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Dear Sexpert, 

Is repeated use of emergency contraception safe?


Dear Anonymous,

First, let’s talk about what exactly emergency contraception is and what it is not. Emergency contraception is a special formulation of the standard hormones in birth control that can be started up to 120 hours (five days) after unprotected intercourse to prevent pregnancy. It is intended for use as a backup method to prevent pregnancy after an unanticipated, unprotected event, or a birth control failure such as condom breakage or missing two or more birth control pills during a monthly cycle. However, it is not an abortion pill, since it prevents conception from occurring instead of terminating a fetus. Also, it does not offer protection against sexually transmitted infections. 

One of the most common side effects of the morning-after pill is irregular bleeding. While there are no known serious health risks of repeated use of emergency contraception, if you are sexually active and want to keep from getting pregnant, relying only on emergency contraceptive pills is not as effective as using a birth control method before or during sex, such as the pill, NuvaRing or condoms. The effectiveness of an emergency contraceptive pill such as Plan B One-Step depends on how quickly it is taken after unprotected intercourse. Plan B reduces the risk of pregnancy by 89 percent when started within 72 hours of unprotected intercourse and continues to reduce the risk of pregnancy up to 120 hours after unprotected intercourse, but is less effective as time passes.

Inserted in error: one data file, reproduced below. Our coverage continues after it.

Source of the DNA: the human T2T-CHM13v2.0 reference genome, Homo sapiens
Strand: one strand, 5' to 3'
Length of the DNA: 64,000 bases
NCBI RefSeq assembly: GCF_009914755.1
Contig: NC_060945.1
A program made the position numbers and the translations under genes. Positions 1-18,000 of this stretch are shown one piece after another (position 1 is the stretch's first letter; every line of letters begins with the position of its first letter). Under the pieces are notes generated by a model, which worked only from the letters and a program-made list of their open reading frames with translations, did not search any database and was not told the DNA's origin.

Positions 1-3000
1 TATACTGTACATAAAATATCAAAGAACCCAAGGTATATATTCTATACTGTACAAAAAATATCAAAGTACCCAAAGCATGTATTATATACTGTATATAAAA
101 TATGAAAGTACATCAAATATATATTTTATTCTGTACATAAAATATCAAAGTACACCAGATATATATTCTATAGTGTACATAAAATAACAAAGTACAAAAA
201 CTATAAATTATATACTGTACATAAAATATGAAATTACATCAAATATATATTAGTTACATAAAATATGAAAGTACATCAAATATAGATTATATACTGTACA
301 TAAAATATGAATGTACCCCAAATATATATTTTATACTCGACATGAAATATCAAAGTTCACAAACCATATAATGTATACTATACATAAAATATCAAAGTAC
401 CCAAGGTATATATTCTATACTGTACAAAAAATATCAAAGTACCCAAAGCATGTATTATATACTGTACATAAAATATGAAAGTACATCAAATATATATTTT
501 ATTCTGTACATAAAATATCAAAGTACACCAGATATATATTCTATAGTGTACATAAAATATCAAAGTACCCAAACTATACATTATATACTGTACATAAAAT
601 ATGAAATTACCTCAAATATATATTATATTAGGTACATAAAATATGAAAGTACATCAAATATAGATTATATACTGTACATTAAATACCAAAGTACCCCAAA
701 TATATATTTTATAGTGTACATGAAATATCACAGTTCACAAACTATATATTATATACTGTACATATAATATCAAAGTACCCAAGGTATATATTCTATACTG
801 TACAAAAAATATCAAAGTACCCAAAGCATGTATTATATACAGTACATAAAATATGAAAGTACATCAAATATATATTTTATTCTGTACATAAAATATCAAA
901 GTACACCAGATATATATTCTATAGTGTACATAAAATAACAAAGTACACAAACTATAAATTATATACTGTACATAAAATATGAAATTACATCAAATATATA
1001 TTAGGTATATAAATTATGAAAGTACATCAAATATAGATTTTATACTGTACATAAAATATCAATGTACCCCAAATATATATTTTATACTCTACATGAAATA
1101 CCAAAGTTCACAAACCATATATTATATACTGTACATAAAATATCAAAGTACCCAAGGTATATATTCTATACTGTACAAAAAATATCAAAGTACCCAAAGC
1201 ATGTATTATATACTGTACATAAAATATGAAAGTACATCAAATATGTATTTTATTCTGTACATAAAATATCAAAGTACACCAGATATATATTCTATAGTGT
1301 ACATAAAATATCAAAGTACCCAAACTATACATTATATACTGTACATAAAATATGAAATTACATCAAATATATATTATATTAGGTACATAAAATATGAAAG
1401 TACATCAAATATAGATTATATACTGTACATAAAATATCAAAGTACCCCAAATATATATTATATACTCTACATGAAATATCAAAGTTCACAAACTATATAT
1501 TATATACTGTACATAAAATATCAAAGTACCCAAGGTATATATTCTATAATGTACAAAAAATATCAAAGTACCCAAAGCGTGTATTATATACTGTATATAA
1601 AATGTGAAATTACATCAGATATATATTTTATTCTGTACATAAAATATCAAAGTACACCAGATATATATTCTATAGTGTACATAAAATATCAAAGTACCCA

If emergency contraception was the only type of birth control you used for an entire year, your annual risk of getting pregnant would probably be about 20 percent with a progestin-only emergency contraceptive such as Plan B. Thus, health care providers generally recommend that, if you are sexually active, you should try to find a regular method of contraception other than emergency contraception that will work for you. If you’d like some guidance in selecting a birth control method, I recommend that you make an appointment with Sexual Health and Wellness Services at McCosh Health Center, where any further questions may be answered. Information about appointments is kept strictly confidential and is not released to family, friends or administration without the patient’s written authorization.

—The Sexpert

Interested in Sexual Health? The Sexpert is always looking for members of the community to join the team of sexual health educators who, along with fact-checking from University health professionals, help write these columns. Email for more information and questions about sexual health. Don’t be shy!